Homeopathy is a fraud, and it is wrong to spend public money on it, and wrong to give it any form of legitimacy. People who rely on homeopathy when they are genuinely ill, end up dead. That's why it's not a game.

Homeopathy actually works,

Homeopathy actually works, which is why it's popular & has become a tradition. Nothing in the history of medicine has ever survived the test of time unless it was effective. Snake-oil salesmen wisely packed their bags shortly after peddling their goods, but homeopathy is still around - it doesn't take 200 years for people to uncover a fraud, & homeopathy certainly isn't.

Those who call homeopathy a fraud are themselves conspiracy theorists, as they're in essence claiming a conspiracy of everyone who practices or supports homeopathy. Conversely, if something is so efficacious, as supposedly pharma drugs are, then why is their popularity & tradition on the decline? Time for pharma to pack their bags.

Legal, decent, honest and truthful?

Thank you to the previous commenter for pointing out the obvious about the ASA doing their job.

I can assure the writers of this letter and Hautman that the Nightingale Collaboration is not the complainant in this case and it has nothing to do with us. We were not aware of this complaint until we read this letter.

The ASA's advertising rules (the CAP Code) are there to protect consumers from misleading advertising made by anyone and it is open to anyone to submit a complaint about advertising if they suspect it might be misleading. As the rules state, the onus is entirely on the advertiser to substantiate any claim they make if they are challenged.

Abiding by these rules is important whether advertising soap powder, double-glazing or anti-wrinkle cream; it is arguably even more important in the advertising of products and services that make healthcare claims.

I can also assure the writers that we do not inform the ASA's decisions: we are confident they are perfectly capable of reaching their own conclusions about misleading ads based on the evidence provided by advertisers.

To counter the impression that some readers may have had from the reference to the ASA as a 'private organisation', the ASA are the established means of regulating advertising and have been for over 50 years. They have recently announced new powers to refer advertisers who continue to break the rules on misleading advertising to Trading Standards who can consider legal sanctions to bring them into line.

Of course, the alternative to the current industry self-regulation by the ASA might be some form of statutory regulation by a body set up under an Act of Parliament, with legal powers of enforcement. Is that what practitioners would like to see?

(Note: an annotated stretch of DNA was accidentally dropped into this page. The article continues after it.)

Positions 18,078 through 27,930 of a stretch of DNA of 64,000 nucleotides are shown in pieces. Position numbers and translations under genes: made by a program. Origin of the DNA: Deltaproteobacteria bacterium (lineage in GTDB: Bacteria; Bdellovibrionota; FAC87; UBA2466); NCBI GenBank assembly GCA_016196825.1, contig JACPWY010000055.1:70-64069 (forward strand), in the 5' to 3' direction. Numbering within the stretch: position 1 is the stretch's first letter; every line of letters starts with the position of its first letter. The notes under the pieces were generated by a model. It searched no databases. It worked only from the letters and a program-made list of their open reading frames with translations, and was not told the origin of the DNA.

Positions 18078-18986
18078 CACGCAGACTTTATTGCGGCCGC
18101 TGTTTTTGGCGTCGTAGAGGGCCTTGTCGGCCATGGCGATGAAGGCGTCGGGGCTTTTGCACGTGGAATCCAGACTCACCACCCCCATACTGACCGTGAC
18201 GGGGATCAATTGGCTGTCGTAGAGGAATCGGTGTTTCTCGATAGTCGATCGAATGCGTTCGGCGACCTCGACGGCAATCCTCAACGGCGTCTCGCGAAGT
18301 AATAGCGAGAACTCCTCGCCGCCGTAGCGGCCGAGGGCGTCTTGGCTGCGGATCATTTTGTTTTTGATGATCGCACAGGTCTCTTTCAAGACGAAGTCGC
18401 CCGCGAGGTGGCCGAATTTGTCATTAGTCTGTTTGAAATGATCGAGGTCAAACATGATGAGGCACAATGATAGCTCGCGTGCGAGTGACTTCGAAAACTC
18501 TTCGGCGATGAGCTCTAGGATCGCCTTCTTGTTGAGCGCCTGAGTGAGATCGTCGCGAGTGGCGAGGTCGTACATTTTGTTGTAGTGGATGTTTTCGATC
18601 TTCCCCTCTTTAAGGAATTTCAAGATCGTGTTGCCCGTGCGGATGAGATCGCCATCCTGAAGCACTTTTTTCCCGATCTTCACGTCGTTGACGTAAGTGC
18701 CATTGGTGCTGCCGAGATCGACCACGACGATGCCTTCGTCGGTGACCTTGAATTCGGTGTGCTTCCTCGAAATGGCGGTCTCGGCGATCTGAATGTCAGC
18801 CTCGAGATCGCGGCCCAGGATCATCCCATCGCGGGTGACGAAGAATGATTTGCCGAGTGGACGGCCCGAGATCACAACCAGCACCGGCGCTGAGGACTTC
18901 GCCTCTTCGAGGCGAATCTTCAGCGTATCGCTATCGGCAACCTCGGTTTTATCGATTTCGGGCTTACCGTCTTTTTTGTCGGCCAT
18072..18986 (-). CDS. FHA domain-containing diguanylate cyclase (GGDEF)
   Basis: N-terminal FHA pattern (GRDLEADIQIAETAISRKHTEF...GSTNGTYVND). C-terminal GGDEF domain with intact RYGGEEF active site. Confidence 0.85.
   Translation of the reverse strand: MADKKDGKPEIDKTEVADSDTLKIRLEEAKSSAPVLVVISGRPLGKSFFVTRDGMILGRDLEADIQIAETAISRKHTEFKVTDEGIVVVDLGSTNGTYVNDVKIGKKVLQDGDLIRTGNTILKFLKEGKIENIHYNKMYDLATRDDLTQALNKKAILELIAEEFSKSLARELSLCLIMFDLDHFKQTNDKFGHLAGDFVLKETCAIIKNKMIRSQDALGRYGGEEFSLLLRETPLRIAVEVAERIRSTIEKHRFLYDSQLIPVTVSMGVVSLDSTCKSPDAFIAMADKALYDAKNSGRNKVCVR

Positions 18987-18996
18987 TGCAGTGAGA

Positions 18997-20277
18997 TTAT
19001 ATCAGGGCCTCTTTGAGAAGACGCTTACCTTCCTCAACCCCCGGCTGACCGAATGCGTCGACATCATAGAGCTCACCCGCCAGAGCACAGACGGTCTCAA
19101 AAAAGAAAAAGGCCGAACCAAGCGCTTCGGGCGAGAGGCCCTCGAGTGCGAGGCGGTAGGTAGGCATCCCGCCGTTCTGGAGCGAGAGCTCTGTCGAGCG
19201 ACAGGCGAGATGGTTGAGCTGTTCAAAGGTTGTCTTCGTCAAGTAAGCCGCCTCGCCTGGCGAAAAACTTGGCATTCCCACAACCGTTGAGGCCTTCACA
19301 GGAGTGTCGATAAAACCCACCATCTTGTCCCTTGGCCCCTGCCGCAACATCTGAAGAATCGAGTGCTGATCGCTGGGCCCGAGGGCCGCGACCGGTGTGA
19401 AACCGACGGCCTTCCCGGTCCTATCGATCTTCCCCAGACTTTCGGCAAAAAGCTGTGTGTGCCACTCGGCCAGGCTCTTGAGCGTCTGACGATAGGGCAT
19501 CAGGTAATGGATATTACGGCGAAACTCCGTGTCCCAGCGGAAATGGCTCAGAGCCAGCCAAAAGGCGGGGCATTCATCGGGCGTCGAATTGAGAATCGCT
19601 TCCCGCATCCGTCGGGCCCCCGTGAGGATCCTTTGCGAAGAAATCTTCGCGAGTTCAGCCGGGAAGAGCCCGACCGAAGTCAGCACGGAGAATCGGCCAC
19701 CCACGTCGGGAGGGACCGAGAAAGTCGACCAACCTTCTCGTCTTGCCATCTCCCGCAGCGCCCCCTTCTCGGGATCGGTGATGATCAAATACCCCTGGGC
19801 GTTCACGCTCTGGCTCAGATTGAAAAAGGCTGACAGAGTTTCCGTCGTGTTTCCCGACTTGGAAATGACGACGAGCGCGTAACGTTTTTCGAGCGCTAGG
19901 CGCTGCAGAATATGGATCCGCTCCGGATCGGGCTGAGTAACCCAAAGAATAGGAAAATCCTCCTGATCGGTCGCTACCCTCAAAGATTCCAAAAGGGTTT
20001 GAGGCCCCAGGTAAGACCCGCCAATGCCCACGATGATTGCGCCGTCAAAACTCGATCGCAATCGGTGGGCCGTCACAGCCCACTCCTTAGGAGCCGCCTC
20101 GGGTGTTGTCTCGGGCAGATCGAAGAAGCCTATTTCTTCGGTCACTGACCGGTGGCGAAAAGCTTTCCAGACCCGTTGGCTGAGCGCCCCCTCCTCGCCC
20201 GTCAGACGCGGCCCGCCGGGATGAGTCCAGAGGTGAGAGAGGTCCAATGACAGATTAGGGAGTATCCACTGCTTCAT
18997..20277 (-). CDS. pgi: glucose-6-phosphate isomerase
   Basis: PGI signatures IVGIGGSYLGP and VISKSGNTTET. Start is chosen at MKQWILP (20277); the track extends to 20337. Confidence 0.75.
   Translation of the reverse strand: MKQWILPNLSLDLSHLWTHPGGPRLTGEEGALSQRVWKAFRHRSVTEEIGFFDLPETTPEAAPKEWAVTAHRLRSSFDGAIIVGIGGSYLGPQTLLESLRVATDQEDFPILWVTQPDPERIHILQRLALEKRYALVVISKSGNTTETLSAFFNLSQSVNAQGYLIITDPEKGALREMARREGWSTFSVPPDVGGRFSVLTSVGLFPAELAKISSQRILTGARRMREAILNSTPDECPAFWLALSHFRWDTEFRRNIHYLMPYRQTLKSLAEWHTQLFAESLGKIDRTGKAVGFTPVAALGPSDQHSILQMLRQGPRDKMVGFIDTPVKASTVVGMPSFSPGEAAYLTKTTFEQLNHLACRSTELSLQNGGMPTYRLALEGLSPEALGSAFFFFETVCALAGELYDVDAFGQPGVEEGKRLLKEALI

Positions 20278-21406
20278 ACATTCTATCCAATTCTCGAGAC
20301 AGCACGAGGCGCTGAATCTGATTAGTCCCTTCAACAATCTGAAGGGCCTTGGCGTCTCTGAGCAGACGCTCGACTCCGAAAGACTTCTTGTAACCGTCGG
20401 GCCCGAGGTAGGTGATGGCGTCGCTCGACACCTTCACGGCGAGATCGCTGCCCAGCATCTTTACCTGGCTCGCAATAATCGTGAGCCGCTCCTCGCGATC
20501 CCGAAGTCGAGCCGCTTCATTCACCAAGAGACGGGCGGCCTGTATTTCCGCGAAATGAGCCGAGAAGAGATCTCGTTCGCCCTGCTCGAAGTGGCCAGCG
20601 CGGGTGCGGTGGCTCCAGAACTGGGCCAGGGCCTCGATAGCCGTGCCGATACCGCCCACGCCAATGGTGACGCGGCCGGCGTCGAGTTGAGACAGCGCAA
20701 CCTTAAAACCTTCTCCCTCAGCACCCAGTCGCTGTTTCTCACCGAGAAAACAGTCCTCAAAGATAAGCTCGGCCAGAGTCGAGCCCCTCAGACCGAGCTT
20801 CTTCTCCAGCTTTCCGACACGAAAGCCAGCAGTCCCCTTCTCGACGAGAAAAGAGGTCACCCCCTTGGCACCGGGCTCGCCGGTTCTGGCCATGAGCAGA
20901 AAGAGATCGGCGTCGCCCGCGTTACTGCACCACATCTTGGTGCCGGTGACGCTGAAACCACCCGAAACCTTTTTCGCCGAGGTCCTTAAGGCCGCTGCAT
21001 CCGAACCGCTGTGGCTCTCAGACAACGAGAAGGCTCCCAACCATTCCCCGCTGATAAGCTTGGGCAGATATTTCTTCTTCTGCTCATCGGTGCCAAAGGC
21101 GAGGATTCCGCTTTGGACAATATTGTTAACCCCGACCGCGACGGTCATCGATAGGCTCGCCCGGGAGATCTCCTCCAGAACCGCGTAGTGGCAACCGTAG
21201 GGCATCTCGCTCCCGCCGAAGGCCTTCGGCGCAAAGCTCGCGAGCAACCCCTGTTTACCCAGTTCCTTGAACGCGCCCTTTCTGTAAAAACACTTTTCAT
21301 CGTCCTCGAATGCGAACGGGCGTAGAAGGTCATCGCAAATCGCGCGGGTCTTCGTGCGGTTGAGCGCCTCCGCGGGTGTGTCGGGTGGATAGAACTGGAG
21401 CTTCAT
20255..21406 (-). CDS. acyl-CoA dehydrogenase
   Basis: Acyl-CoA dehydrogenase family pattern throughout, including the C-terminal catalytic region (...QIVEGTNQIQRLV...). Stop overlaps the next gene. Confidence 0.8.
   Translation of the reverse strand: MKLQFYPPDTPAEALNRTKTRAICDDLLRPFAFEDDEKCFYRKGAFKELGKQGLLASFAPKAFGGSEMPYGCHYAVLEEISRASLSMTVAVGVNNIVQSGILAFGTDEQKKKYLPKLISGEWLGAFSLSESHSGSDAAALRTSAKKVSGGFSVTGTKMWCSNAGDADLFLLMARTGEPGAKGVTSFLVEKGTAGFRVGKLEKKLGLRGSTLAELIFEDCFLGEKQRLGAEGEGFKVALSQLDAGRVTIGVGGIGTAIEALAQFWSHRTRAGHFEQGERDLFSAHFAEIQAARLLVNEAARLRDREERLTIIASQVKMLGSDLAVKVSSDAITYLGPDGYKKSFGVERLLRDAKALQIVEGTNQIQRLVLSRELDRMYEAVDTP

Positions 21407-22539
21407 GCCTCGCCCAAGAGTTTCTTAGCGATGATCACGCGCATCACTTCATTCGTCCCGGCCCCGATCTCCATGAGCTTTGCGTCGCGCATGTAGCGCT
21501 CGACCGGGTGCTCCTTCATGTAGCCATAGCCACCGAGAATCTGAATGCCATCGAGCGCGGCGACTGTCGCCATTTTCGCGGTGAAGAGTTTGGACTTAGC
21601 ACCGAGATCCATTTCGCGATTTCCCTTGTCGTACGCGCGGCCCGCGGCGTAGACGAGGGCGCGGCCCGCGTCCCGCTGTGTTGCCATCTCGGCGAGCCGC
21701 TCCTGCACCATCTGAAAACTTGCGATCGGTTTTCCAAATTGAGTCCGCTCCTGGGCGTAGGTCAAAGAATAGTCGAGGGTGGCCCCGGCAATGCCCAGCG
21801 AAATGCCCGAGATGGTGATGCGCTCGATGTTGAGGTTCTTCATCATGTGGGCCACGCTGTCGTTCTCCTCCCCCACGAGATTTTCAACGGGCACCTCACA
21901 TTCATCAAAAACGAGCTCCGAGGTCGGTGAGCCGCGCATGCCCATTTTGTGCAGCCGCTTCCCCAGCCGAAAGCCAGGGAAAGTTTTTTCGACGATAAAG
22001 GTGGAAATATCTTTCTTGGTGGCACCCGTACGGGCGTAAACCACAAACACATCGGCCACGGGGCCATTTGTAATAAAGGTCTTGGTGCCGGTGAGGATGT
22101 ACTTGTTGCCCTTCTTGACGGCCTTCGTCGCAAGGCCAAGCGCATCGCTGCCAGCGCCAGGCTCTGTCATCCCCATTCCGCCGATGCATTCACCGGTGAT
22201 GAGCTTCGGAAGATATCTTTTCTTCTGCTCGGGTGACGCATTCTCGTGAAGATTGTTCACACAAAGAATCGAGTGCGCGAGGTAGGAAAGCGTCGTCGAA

However, we sincerely hope that no homeopath would want to advertise in a manner that wasn't legal, decent, honest and truthful.

Alan Henness
Director
The Nightingale Collaboration
Challenging misleading healthcare claims

ASA: awkward and feeble

By allowing itself to be lobbied by fanatical ideological minorities such as the NC, ASA is quickly loosing any bit of credibility that once might have commanded.
The fact that it has the word "authority" in its name is in itself highly misleading, since it has no enforcing powers and it can only make recommendations.
The fact that it's using their budget, and their resources to do the bidding of a handful of individuals who called themselves skeptics, pursuing and harassing legitimate professionals while ignoring fraudulent advertising claims by big companies, including some in the pharmaceutical industry, is damaging the confidence of the British public in The Advertising Standards Authority.

The ASA are NOT being lobbied. They are doing their job.

Anonymous said:

"By allowing itself to be lobbied by fanatical ideological minorities such as the NC"

Those are strong accusations, yet you have provided no substantiation for them.

"ASA is quickly loosing any bit of credibility that once might have commanded."

I would suggest that this is only happening with proponents of alternative therapies who maybe don't like being held to the same standards as all other advertisers.

"The fact that it has the word "authority" in its name is in itself highly misleading, since it has no enforcing powers and it can only make recommendations."

Perhaps you should submit a complaint to them about that? We do provide helpful advice on our website so that anyone can challenge any ad they think might be misleading.

But of course, the ASA do have powers of enforcement and they have recently announced an agreement with Trading Standards so they can refer persistent breaches of the Code to them for possible prosecution under consumer protection legislation.

"The fact that it's using their budget, and their resources to do the bidding of a handful of individuals who called themselves skeptics"

Well, that's what the ASA is there to do and have been doing: responding to the concerns of any member of the public, competitor or organisation. We are no different from any other.

"pursuing and harassing legitimate professionals"

No. We submit complaints about advertising claims we believe are questionable. The CAP Code states that an advertiser must hold evidence of the required standard to substantiate all claims made. The ASA examine the evidence and they and they alone come to an independent decision as to whether the advertiser has been able to substantiate their claims. If they are unable to, they adjudication goes against them.

If an advertiser doesn't want to be in that position, he or she should ensure they do hold the necessary evidence for any claim made. The ASA even provide a very helpful free advice service that advertisers can use to check whether there is likely to be a problem with any claims they want to make before they run the ad. Is there any part of that you believe the ASA shouldn't apply to advertisers of alternative therapies?